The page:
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Austin Health gets Victorian-first technology

Austin Health to receive Victorian-first technology to fight cancer

Olivia Newton-John (ONJ) Cancer Wellness and Research patients will have access to the world's best ‘game-changing' cancer technology thanks to an $18 million State Government funding injection.

As part of the package, $8 million will go towards a new MRI-linear accelerator service for Austin Health - the first of its kind in Victoria and just the second in the Southern Hemisphere.

Austin Health director of Radiation Oncology, Associate Professor Farshad Foroudi says the new MRI linear accelator service, which will be introduced in 2019, will have enormous benefits.

Assoc Prof Foroudi says current radiation treatments rely on CT imaging to locate tumours whereas the new MRI-linac machine uses superior diagnostic quality MRI imaging to target the tumour with greater precision, and in real time.

"This ground breaking clinical technology will benefit patients with brain tumours, liver tumours, prostate, breast, head and neck cancers," Assoc Prof Foroudi says.

"It enables us to deliver radiation more accurately to tumours, limiting exposure of healthy tissue to radiation.

"By improving the accuracy of radiation treatment delivery we will be able to improve the control of cancer while sparing normal tissues from side effects."

Premier Daniel Andrews and Minister for Health, Jill Hennessy, joined Olivia Newton-John at Parliament House to announce the package which also includes $10 million for the Olivia Newton-John Cancer Research Institute to establish a Centre of Research Excellence with a focus on brain cancer. The funding will also assist with infrastructure and support researchers to continue current ground breaking work.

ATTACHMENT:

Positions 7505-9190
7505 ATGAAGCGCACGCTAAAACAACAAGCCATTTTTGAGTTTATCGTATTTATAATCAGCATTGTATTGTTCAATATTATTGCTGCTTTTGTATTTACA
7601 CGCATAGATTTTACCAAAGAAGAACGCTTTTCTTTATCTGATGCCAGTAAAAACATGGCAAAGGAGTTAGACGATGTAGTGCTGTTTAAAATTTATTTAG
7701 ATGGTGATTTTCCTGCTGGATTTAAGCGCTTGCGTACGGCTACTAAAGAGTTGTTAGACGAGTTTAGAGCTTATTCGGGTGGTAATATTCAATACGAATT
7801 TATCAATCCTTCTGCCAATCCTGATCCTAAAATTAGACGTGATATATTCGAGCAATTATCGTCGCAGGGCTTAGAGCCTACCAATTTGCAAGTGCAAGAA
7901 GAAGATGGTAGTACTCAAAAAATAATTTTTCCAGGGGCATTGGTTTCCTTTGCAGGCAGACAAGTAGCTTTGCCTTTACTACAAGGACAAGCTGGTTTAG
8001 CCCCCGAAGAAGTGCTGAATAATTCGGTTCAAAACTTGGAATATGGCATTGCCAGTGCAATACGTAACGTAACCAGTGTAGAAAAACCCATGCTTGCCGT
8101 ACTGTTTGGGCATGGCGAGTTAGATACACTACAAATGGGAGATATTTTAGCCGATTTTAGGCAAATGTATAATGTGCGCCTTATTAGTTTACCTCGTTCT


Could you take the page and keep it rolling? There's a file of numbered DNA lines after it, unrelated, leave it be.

The words of a young father and cancer survivor sum up the significance of the funding announcement.

Flanked by his wife Jess and their children Darwin, 8, and Henry, 4, ONJ patient Ben Service, 32, says he has advances in cancer research to thank for being alive.

"Research means I've been able to see my little girl's first day at school. Without research I wouldn't be here," the Warrigal man says.

Ben was diagnosed with malignant melanoma two years ago. Shortly after diagnosis his cancer spread to his bones, liver and brain. Under normal circumstances this would be rapidly fatal, however he was able to receive life-saving immunotherapy treatment.

This was done using the liquid biopsy test developed by Professor Alexander Dobrovic at the ONJCRI.

He was also able to receive highly-targeted radiotherapy to control the tumours in his brain.

As a result of these treatments, he is now disease free.

"I honestly think it would be a different outcome if I wasn't at the ONJ," Ben says.

"To imagine in December 2016 that I thought it was my last Christmas and New Year with my family," he says.

Jess describes the results as "out of this world''.

"I thought I was going to lose him so many times. I am so grateful; from the bottom of my heart," she says.

Minister for Health Jill Hennessy says researchers at the ONJ Centre are leading the way in the fight against cancer.

"We're giving them the support they need to continue their work revolutionising patient care and one day find a cure,'' Minister Hennessy says.

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